Reimbursement strategy recoups missed dollars 

Do you understand OMB rules A-21 and A-122?

Research organizations should have a strong handle on overhead costs under the federal Office of Management and Budget (OMB) rules, including circulars A-21 and A-122, an expert advises.

"The federal government awards billions of dollars every year for research and development, and a lot goes to colleges and universities," says Mark Davis, managing director in health services and education at BearingPoint Inc. in McLean, VA, a consulting firm that works with academic medical centers, colleges, and universities.

"That’s where a lot of the research in the United States is carried out, so these institutions are required to manage these funds as we’d expect them to do from a taxpayer standpoint," Davis says.

Two of the costs that require particular attention are those related to administrative costs and facilities-related costs, Davis says.

"There are several rules in the OMB A-21 that institutions are required to follow in terms of claiming reimbursements of indirect costs," he says.

"What’s happened over the years is we went through a period in the 1990s where the government’s focus was on indirect cost recovery," Davis notes. As a result, the government implemented changes to the cost principles for better managing indirect cost reimbursement, he adds.

"What we’re seeing today and over the last few years are an increase in federal funding, especially for the National Science Foundation and National Institutes of Health, and the government has shifted focus to looking at direct costs, which make up 90 percent of the federal research and development money," Davis says. "Eighty percent of that is in the form of salary and wages, so the focus now is on how institutions are managing direct costs."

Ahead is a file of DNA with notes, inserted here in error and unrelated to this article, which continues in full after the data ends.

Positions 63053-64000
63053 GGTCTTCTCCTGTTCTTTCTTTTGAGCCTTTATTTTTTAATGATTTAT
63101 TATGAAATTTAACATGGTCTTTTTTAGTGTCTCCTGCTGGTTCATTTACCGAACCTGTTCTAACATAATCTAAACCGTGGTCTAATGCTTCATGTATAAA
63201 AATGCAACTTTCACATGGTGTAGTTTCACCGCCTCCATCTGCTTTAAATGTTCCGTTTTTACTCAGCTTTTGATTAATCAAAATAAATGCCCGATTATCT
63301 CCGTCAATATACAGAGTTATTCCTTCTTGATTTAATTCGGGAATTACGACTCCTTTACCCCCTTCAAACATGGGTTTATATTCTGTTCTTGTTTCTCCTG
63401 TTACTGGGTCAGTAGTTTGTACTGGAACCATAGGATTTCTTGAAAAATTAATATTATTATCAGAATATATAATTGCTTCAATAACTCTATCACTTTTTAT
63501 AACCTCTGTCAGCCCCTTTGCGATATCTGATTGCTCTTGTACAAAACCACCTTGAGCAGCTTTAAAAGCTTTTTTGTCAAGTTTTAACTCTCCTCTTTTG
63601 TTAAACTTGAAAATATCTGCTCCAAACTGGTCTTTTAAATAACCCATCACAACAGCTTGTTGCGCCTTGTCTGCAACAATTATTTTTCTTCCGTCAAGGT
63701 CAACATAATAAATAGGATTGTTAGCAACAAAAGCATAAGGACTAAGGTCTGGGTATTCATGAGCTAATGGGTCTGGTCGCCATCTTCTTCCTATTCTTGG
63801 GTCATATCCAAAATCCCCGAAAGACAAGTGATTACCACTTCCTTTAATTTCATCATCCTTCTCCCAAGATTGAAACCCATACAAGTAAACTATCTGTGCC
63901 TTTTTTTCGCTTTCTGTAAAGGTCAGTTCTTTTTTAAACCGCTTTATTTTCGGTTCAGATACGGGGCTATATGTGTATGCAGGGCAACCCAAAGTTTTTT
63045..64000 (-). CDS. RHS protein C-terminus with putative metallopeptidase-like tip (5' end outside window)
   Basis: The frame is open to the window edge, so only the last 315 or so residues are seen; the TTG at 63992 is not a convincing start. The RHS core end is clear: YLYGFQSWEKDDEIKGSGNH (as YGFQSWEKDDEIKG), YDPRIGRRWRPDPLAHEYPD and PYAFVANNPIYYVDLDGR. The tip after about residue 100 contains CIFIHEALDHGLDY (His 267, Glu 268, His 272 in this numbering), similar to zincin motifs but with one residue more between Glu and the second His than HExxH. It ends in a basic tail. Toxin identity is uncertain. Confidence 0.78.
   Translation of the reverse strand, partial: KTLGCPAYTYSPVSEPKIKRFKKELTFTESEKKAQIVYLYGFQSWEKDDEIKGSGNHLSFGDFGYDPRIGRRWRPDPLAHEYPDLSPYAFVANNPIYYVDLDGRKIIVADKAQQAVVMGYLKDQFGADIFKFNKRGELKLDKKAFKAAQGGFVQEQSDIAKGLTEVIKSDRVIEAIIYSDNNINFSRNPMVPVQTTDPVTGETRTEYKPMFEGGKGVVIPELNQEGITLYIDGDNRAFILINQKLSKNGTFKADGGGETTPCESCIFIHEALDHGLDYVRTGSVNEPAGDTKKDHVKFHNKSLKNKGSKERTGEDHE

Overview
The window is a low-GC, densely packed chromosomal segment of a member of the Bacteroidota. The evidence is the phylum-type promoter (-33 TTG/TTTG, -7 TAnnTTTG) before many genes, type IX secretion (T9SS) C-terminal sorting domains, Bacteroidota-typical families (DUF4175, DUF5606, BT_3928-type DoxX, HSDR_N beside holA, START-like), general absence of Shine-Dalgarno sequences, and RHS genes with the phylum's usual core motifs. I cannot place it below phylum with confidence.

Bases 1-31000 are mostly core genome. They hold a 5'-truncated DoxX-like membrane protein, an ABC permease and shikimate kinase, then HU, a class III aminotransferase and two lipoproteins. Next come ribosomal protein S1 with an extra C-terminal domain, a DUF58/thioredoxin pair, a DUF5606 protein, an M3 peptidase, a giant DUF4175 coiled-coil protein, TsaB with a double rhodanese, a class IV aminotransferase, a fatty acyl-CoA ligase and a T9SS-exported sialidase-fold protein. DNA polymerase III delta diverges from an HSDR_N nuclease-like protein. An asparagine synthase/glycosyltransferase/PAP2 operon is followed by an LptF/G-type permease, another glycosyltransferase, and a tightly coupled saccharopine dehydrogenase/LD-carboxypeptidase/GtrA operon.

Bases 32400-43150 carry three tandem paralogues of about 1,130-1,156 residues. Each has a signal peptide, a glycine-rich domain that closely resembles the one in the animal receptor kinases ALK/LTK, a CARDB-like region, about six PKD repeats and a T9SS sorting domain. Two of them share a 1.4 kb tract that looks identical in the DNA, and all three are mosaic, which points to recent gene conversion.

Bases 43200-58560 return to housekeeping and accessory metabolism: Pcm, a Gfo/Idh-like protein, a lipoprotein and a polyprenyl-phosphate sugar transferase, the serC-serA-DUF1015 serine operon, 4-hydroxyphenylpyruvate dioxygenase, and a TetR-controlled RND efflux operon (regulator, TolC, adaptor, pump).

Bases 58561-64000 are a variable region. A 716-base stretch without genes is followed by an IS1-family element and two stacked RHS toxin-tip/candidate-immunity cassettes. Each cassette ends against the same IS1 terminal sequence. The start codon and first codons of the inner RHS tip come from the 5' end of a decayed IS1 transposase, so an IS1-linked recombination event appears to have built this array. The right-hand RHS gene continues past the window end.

So in today’s environment, effort reporting is the No. 1 compliance issue, and effort-reporting rules are all documented in A-21, Davis explains.

While rule A-21 applies to colleges and universities, a similar OMB circular, A-122, is for not-for-profit organizations, and research hospitals follow OASC-3. All three are similar, Davis says.

Here’s what you need to know about each rule:

  • A-21: Going back more than 10 years, the federal government found problems with some universities over indirect costs, Davis says. Under A-21, the government implemented cost accounting standards that colleges and universities are required to follow. They need to prepare a formal statement of their business policies and procedures and business practices and submit these to the government, he explains.

Institutions need to go on the record with details of what their practices are and how they are accounting for issues such as allowable and unallowable costs, Davis says.

The government is now auditing 120 institutions. "They’re traveling to the university and spending some time on site and reviewing records and policies to ensure the disclosure statement reflects what the university is doing."

In other words, the government’s chief objective is to make certain the institution has reported accurately what their policies are and how these are in compliance with regulations, Davis says.

For example, within the disclosure statement there is a section that requires the institution to define what its policy is on effort reporting and what methodology and procedures are being used, Davis says.

Also, auditors are looking to see how indirect costs are identified and allocated to research activity, he says.

Auditors are looking at these questions:

  • How is the institution defining each cost pool?
  • How are costs identified?